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Updated on August 23, 2012

There has never been any evidence of that happening.

The Republican Party's aversion for President Barack Obama's "... you didn't build that," statement has been bizarre, in that the reference or the objective of what the president was alluding to was not businesses, big or small, but on the background of how they have come about.

He was not even stressing on how people, who have built businesses, have been successful through their own efforts, because it was common knowledge that many businesses were just ideas, from the start, by someone or persons using the resources that they had to start them.

The president has brought the government in to pinpoint the fact that the "roads and bridges..." that every person used in his or her daily routine or to ply a business had played a big role in the background.

"...success is not a result of someone working hard or being smart and that if you started your own ...", the president had said. However, he did so in the middle of a sentence that went back to refer to the infrastructure that has always been the responsibility of the government.

Meaning, the infrastructure, including the Internet, was what he was pointing to and saying, "you didn't build that?"; and even that was phrased in the form of a rhetorical question.

Yet, that has become a slogan for the Romney/Ryan campaign to have those words conspicuously displayed on stage to indicate that Obama was lambasting successful business owners per se.

The economy, with which he has been struggling since 2009, has a leading role for businesses, in terms of creating jobs and thus reducing the high unemployment rate. Job losses were in their thousands, when he took over; 400,000 on the average, in one month; but he has managed to turn that around into gains of 70,000 jobs being created by the private sector.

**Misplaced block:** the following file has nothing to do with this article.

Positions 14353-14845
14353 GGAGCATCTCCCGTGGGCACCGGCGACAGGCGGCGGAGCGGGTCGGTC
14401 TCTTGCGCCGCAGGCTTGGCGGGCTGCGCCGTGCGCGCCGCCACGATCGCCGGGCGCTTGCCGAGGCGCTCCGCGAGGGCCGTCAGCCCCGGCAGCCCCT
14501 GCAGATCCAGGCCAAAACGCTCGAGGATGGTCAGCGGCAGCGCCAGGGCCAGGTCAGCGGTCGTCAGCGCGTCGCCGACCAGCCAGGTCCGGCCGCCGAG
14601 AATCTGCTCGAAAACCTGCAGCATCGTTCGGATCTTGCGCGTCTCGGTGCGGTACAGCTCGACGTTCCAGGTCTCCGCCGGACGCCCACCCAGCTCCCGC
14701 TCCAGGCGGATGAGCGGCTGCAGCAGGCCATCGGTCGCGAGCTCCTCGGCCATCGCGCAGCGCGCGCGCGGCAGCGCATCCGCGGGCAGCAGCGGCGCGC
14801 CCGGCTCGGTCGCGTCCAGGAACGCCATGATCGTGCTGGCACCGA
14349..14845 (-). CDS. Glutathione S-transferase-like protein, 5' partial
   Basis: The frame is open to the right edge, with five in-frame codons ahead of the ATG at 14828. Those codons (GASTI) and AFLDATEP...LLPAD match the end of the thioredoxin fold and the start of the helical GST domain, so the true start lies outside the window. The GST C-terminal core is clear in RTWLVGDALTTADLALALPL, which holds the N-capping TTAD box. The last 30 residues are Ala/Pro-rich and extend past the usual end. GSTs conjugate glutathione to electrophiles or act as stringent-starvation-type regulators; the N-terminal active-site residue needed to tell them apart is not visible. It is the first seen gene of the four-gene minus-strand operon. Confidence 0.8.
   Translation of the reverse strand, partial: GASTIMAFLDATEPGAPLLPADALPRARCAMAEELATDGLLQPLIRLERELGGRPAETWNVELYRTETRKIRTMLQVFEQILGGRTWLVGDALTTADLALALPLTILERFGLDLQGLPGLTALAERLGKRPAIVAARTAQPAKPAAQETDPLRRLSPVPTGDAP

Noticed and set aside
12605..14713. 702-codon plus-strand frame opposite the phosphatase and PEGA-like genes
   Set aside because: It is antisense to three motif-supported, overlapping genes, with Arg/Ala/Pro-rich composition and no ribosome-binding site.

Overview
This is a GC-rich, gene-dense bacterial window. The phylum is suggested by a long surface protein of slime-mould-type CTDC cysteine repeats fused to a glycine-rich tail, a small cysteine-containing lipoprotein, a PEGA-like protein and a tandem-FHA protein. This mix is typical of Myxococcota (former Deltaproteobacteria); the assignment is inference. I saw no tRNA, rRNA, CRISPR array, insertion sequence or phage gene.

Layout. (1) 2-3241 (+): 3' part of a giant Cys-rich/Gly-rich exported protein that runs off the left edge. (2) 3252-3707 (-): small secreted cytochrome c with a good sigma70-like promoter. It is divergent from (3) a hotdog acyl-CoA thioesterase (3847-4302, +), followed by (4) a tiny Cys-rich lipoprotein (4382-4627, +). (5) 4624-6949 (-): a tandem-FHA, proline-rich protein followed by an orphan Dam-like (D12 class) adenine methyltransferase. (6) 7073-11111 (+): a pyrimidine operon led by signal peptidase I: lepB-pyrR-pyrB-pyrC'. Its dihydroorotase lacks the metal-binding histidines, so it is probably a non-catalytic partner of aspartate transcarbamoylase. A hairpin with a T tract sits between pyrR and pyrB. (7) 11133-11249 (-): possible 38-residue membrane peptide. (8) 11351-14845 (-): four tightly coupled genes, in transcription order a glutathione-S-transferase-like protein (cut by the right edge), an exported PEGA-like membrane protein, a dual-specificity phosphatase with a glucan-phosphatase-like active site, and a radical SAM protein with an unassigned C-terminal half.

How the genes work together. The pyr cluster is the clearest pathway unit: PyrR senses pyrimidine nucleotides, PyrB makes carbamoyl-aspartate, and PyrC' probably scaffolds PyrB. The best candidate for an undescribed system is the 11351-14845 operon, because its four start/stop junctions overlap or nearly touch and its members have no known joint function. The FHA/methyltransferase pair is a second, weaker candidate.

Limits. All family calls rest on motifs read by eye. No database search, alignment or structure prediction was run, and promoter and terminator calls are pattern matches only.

He knew that jobs did not grow from nowhere. They were generated by individuals and companies, and he congratulated the private sector for "doing well," in one of his recent speeches; and so it was never his intention to berate successful business ownership, as the Republicans wanted people to believe.

That assumption was based on complete fallacy, as the president was misquoted, or that the comment, "... you didn't build that?", was culled out of context.

In fact, Obama has never attacked business people; and his administration has always encouraged small business entrepreneurship, by giving those starting new businesses, as well as present owners, the tax breaks and incentives that they needed to succeed.

Therefore, wasn't it about time that the Republicans stopped pushing on their supporters the notion that Obama was against successful businesses? Because the facts did not support that perfidious allegation.

Paul Ryan, the Republican vice-presidential candidate wanted a topic to lecture his audience about, but he could not find any than saying, "You did build that," in opposition to Obama's misquote. However, that was an "old rag", and it would be best for him to abandon that subject, if he wanted the Romney/Ryan ticket campaign to gain any kind of traction in the few days left for the November 6th, 2012 presidential election.


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